Photo Tips


About your Reference Photos & Photo Tips

What I am looking for is ONE photo showing the pose you would like for your portrait. I can open eyes, adjust ears, change tack and colours, if that photo is not perfect. Other photos will help with markings, personality, true colour, & expression.

Here are some photo tips, to help you get “just the right shot” for your portrait. These are the 5 most important:

High resolution – The images will be printed and maybe enlarged to see detail, so the higher the resolution the better. Try for a minimum of 500MG or better. Anything too small with become pixelated or fuzzy once enlarged.

Close up – Have only that part you want in the viewfinder. Get close to your subject. For a head study of a horse, capture the withers, neck and head only. For a head study of a dog or cat- head, neck and chest only, sitting position is best.

Good lighting – Avoid shadows from trees, buildings or noon day sun. Have the lighting coming from behind the photographer shining onto your subject. A lightly overcast day is perfect as you will avoid shadowing and have softer features. Be aware of bright sun that may make the animal squint. Best time of day is early morning or later afternoon, when the sun is lower in the sky.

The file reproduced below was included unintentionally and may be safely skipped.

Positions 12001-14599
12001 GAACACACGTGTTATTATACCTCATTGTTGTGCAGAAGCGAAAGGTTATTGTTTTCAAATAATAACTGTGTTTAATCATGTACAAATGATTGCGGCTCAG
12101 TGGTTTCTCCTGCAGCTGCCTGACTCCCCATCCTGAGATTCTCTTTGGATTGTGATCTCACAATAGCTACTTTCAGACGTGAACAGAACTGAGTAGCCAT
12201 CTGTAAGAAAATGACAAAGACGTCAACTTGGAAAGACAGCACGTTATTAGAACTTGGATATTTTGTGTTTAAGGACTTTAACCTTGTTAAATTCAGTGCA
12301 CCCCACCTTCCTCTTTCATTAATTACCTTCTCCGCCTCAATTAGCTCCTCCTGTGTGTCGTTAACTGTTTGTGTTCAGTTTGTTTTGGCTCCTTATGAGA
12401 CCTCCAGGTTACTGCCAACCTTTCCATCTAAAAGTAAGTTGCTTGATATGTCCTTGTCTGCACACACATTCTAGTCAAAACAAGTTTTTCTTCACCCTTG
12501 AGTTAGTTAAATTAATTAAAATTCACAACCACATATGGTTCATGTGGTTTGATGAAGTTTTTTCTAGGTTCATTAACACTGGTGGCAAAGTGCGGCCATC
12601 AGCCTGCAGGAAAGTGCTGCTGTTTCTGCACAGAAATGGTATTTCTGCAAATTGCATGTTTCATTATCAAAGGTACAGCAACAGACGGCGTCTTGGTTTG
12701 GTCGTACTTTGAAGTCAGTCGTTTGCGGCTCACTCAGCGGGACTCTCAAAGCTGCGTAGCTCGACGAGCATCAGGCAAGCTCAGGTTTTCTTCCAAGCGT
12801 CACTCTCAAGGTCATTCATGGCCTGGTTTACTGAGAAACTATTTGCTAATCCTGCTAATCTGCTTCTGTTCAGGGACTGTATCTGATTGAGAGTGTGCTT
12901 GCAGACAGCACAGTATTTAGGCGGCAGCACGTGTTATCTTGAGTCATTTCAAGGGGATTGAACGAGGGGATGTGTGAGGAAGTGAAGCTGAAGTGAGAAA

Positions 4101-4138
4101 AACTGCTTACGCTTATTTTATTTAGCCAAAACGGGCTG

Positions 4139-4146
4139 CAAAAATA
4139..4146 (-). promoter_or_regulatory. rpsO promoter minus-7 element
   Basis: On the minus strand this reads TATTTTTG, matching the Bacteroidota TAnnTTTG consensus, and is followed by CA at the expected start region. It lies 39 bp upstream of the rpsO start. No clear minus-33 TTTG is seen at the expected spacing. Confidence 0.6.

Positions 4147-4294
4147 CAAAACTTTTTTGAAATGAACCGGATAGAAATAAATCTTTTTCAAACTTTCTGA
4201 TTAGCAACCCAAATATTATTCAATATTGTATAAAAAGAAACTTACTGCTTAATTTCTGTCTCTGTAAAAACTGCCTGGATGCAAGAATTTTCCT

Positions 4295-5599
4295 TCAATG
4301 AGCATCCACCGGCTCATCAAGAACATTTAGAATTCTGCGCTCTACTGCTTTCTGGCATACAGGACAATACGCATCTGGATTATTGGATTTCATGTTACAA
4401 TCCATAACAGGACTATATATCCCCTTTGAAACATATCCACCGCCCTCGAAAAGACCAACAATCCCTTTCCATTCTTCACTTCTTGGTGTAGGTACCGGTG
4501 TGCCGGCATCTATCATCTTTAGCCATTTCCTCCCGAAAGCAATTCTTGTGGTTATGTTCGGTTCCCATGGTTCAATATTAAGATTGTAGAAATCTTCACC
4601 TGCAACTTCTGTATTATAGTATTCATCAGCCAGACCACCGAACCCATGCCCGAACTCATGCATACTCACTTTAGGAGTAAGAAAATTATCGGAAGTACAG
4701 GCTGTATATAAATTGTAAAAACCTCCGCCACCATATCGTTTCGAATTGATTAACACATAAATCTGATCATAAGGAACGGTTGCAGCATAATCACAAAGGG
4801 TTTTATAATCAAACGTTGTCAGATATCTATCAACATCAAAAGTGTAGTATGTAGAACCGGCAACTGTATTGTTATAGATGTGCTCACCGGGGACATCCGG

Eye Level – This is so very important to prevent distortion, especially for small animals including ponies. Elevate your dog or cat onto a deck or bench or get right down on the ground with them.

Angles – Take a look at all the angles through the viewfinder…..ask yourself, does my horse’s neck look too long or thin? Does my dog’s nose seem unusually long? Is their head too big for their body or vice versa?

Other tips:

Have 3 people, one to hold the animal, the photographer, and a person who gets the animal’s attention. Be cautious of using treats as they will be too focused on trying to get to those treats and not stay still!

For a multiple subject portrait, just take individual photo of each animal, and one for size reference. Don’t worry if that one is not perfect!

Above all don’t stress, have fun & get creative!!

If the animal is no longer with us, gather as many photos as you can, and we can discuss what will work.

When in doubt, please email the photos to me and I can let you know my thoughts!